10. It bears repeating that the second wave of the 1918 influenza, in some reckonings the biggest killer of humans in history, resulted from a fast and dramatic mutation that shifted the most vulnerable victims from the old and immune-suppressed, to the young with the strongest immune systems (who mostly died due to ‘cytokine storm’ responses from their own immune systems). Average age of victims shifted from about 60 (first wave) to about 30 (second and most virulent wave).

It should also be noted that vaccines are not panaceas — as I’ve written elsewhere, viruses are not our enemies, but essential parts of every ecosystem. And vaccines don’t guarantee 100% immunity. As we continue to crowd farmed and exotic animals into ever-more confined and crowded spaces, and then eat them, the recent explosion of new viruses and mutations is very likely to outstrip our capacity to develop vaccines (as is already starting to happen with ‘regular’ influenza vaccines).

What’s more, there will always be a horde of rabid anti-vaxxers ready to sabotage vaccine programs any way they can, and refuse to inoculate themselves, to everyone’s peril (read Eula Biss’ brilliant book On Immunity for the full extent of this challenge). Viruses are particularly adept at mutation, and we could soon find ourselves in a never-ending and hopeless race to try to keep ahead of the mutations, precisely when they are getting cleverer, as we provide them more fertile breeding grounds, at adapting to our vulnerabilities.

For a brief but comprehensive summary of everything we know right now, please read this.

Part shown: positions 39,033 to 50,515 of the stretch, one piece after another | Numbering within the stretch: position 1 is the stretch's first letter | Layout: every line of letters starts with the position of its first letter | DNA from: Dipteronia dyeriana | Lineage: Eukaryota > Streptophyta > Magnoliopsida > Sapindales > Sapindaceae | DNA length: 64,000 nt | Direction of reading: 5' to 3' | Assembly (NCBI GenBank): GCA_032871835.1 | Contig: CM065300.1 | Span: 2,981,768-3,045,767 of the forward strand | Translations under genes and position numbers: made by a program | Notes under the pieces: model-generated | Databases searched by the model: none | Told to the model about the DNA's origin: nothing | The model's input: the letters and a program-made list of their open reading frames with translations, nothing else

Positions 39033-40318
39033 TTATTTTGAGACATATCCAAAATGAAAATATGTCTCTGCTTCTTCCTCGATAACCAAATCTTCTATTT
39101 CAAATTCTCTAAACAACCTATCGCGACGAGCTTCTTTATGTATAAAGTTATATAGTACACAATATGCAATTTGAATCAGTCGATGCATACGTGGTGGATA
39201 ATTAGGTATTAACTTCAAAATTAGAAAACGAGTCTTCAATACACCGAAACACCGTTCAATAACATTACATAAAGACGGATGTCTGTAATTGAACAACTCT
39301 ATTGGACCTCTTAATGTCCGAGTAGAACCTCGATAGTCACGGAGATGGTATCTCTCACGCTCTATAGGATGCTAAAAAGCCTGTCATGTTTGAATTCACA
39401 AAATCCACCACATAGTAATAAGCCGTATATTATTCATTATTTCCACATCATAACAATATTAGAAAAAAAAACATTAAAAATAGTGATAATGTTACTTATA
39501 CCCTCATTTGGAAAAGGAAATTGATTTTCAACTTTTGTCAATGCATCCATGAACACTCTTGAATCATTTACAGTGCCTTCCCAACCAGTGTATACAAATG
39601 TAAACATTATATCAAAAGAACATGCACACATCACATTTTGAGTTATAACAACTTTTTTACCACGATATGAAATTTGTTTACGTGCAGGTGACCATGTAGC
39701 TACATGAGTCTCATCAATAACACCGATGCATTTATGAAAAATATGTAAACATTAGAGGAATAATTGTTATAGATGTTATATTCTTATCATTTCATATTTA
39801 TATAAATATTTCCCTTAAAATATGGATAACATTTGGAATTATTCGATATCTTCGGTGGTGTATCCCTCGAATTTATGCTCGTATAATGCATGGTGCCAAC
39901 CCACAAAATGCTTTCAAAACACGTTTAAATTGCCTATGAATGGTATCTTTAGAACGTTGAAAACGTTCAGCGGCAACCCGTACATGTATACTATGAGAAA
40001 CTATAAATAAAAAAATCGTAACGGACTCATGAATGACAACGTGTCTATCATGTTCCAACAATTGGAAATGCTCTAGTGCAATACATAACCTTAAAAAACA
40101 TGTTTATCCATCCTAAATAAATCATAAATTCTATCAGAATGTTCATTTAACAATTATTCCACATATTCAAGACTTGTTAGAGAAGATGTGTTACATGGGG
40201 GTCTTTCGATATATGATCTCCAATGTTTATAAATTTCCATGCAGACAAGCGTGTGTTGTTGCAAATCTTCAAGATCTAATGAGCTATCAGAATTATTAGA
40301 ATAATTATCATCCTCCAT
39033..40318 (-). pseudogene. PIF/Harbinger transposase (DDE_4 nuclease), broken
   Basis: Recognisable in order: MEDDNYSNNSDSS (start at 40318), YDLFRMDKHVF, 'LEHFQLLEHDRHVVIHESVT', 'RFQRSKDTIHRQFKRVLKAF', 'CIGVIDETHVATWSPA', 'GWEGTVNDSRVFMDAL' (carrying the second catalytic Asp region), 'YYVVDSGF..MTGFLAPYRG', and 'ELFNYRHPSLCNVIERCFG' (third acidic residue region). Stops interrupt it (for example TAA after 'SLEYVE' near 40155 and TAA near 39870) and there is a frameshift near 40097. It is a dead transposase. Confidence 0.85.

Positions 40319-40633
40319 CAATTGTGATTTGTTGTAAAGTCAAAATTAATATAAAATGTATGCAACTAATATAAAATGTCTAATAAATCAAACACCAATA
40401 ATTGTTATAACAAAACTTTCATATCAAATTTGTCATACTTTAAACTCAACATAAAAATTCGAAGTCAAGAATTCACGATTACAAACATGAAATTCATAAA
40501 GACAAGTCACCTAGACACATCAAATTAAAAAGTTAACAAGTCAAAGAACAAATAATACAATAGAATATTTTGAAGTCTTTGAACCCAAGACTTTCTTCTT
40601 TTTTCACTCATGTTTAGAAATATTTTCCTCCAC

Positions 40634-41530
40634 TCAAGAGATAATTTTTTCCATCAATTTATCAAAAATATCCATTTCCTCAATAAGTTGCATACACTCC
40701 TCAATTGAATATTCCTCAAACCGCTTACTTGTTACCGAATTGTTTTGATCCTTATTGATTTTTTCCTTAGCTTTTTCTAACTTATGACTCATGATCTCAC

Posted in How the World Really Works, Our Culture / Ourselves | 3 Comments

The Least We Can Do

The latest from the notorious British street artist Banksy. Photo circulating on FB and elsewhere, source not cited. For non-Brits, NHS is their National Health Service.

It appears the first wave of this virus has peaked in much of the world, though the quality of data everywhere is so poor it’s hard to tell. New York, with the stroke of a pen, added about 4,000 deaths to its tally (upwards of 30%) today, including for the first time deaths listed by coroners as “probably” CoVid-19 related on the death certificate, even if they weren’t officially tested. That suggests that even in jurisdictions where there is no political pressure to suppress death counts, the actual death toll from the virus could well be much larger than the official numbers.

Even two months into this pandemic, the answer to most of our questions is still “We don’t know.”

So here’s what we do know, or what seems most likely to be true at this point: